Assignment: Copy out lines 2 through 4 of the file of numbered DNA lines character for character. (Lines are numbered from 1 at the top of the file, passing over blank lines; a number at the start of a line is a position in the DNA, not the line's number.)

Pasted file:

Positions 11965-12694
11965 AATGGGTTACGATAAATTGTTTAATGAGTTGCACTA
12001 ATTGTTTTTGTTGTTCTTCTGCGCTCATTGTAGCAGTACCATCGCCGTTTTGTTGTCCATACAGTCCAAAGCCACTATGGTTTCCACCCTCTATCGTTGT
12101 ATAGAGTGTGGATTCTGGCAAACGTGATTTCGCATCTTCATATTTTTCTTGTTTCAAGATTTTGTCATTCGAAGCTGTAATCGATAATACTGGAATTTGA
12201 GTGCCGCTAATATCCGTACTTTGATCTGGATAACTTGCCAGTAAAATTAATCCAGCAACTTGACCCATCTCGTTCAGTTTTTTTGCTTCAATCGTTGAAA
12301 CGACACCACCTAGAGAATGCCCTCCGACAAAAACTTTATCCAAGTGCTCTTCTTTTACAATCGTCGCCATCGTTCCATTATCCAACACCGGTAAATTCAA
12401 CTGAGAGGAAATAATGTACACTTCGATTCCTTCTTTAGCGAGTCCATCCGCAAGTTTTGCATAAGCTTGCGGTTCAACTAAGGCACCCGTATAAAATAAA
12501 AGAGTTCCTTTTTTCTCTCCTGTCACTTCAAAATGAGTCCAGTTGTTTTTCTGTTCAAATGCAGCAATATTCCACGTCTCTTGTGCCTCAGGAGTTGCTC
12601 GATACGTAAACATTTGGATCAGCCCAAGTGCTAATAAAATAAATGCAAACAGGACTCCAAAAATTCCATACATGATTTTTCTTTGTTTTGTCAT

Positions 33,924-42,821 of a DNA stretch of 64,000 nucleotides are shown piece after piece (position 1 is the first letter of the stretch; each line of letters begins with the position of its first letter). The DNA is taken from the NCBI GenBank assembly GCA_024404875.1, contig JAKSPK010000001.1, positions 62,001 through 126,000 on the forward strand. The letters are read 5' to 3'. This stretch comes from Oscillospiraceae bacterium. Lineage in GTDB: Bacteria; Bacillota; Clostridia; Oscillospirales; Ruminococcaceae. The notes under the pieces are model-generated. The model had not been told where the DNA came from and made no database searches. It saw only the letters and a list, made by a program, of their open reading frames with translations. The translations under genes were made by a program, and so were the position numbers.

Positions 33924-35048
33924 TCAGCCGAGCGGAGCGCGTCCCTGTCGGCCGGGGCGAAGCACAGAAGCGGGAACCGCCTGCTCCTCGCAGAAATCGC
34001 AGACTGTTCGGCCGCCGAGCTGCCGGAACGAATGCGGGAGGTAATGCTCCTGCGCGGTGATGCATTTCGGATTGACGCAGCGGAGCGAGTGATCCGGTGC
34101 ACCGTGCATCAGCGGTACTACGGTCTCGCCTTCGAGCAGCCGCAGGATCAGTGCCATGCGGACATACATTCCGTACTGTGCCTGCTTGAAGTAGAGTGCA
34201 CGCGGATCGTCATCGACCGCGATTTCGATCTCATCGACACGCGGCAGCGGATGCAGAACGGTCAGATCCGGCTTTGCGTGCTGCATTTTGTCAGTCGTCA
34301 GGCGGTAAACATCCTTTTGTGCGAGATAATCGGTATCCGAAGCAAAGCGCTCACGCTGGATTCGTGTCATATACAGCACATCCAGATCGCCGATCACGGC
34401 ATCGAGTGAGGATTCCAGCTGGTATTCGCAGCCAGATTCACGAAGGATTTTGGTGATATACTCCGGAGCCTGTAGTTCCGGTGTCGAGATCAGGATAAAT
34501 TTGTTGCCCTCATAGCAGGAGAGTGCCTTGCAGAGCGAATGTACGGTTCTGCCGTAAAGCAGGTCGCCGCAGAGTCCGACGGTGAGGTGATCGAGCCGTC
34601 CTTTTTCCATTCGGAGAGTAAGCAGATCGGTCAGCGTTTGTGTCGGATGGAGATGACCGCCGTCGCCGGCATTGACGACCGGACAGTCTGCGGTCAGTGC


11965 AATGGGTTACGATAAATTGTTTAATGAGTTGCACTA
12001 ATTGTTTTTGTTGTTCTTCTGCGCTCATTGTAGCAGTACCATCGCCGTTTTGTTGTCCATACAGTCCAAAGCCACTATGGTTTCCACCCTCTATCGTTGT
12101 ATAGAGTGTGGATTCTGGCAAACGTGATTTCGCATCTTCATATTTTTCTTGTTTCAAGATTTTGTCATTCGAAGCTGTAATCGATAATACTGGAATTTGA